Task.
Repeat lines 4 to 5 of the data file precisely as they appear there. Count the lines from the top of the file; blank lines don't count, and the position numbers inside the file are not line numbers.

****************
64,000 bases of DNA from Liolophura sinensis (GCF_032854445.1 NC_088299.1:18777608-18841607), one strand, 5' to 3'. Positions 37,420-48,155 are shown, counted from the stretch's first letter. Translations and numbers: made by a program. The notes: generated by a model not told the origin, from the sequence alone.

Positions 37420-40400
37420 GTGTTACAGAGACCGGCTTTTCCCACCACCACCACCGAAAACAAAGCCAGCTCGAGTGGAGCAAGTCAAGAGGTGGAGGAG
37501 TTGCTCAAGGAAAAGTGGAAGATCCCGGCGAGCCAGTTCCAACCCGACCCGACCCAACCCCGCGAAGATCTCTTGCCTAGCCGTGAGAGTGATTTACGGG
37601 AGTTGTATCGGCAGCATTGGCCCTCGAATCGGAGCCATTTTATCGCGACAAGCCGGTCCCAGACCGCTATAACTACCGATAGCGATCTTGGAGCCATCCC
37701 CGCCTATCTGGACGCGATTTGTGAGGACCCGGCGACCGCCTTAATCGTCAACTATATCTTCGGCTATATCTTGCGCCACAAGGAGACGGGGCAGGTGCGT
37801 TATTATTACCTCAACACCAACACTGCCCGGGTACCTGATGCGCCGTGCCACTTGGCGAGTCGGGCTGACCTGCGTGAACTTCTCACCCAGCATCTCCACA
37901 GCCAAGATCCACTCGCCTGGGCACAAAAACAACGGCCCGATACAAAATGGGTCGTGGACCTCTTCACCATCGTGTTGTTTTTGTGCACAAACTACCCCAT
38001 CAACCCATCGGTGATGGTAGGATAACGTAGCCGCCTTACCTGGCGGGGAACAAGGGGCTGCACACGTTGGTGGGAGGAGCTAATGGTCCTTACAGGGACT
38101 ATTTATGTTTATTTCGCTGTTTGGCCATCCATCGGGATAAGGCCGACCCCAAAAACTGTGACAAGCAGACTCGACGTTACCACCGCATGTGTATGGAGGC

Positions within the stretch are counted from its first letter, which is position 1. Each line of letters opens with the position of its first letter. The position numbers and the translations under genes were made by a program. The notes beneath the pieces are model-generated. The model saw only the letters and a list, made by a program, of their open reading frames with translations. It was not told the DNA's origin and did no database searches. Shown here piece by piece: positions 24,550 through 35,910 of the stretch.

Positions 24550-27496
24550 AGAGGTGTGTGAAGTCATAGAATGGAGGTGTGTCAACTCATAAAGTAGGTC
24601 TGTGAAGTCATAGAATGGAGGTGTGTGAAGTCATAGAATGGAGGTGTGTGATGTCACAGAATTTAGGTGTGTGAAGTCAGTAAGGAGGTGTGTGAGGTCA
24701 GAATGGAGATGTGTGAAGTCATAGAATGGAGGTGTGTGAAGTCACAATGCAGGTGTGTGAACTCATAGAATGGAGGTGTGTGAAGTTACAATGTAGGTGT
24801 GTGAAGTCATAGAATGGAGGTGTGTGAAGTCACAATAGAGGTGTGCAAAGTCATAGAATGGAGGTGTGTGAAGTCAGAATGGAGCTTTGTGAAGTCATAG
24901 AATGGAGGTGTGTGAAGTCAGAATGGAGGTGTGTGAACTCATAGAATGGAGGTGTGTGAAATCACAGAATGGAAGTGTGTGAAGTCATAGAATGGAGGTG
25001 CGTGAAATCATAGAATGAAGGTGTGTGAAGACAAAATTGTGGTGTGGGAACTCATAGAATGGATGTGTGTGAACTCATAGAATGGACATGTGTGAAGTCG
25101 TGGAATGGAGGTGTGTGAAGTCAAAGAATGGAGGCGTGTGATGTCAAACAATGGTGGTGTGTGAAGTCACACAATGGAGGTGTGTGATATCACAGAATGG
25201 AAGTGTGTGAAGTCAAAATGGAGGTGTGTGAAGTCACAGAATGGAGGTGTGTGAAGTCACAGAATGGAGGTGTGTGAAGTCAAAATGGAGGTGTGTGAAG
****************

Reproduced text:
37501 TTGCTCAAGGAAAAGTGGAAGATCCCGGCGAGCCAGTTCCAACCCGACCCGACCCAACCCCGCGAAGATCTCTTGCCTAGCCGTGAGAGTGATTTACGGG
37601 AGTTGTATCGGCAGCATTGGCCCTCGAATCGGAGCCATTTTATCGCGACAAGCCGGTCCCAGACCGCTATAACTACCGATAGCGATCTTGGAGCCATCCC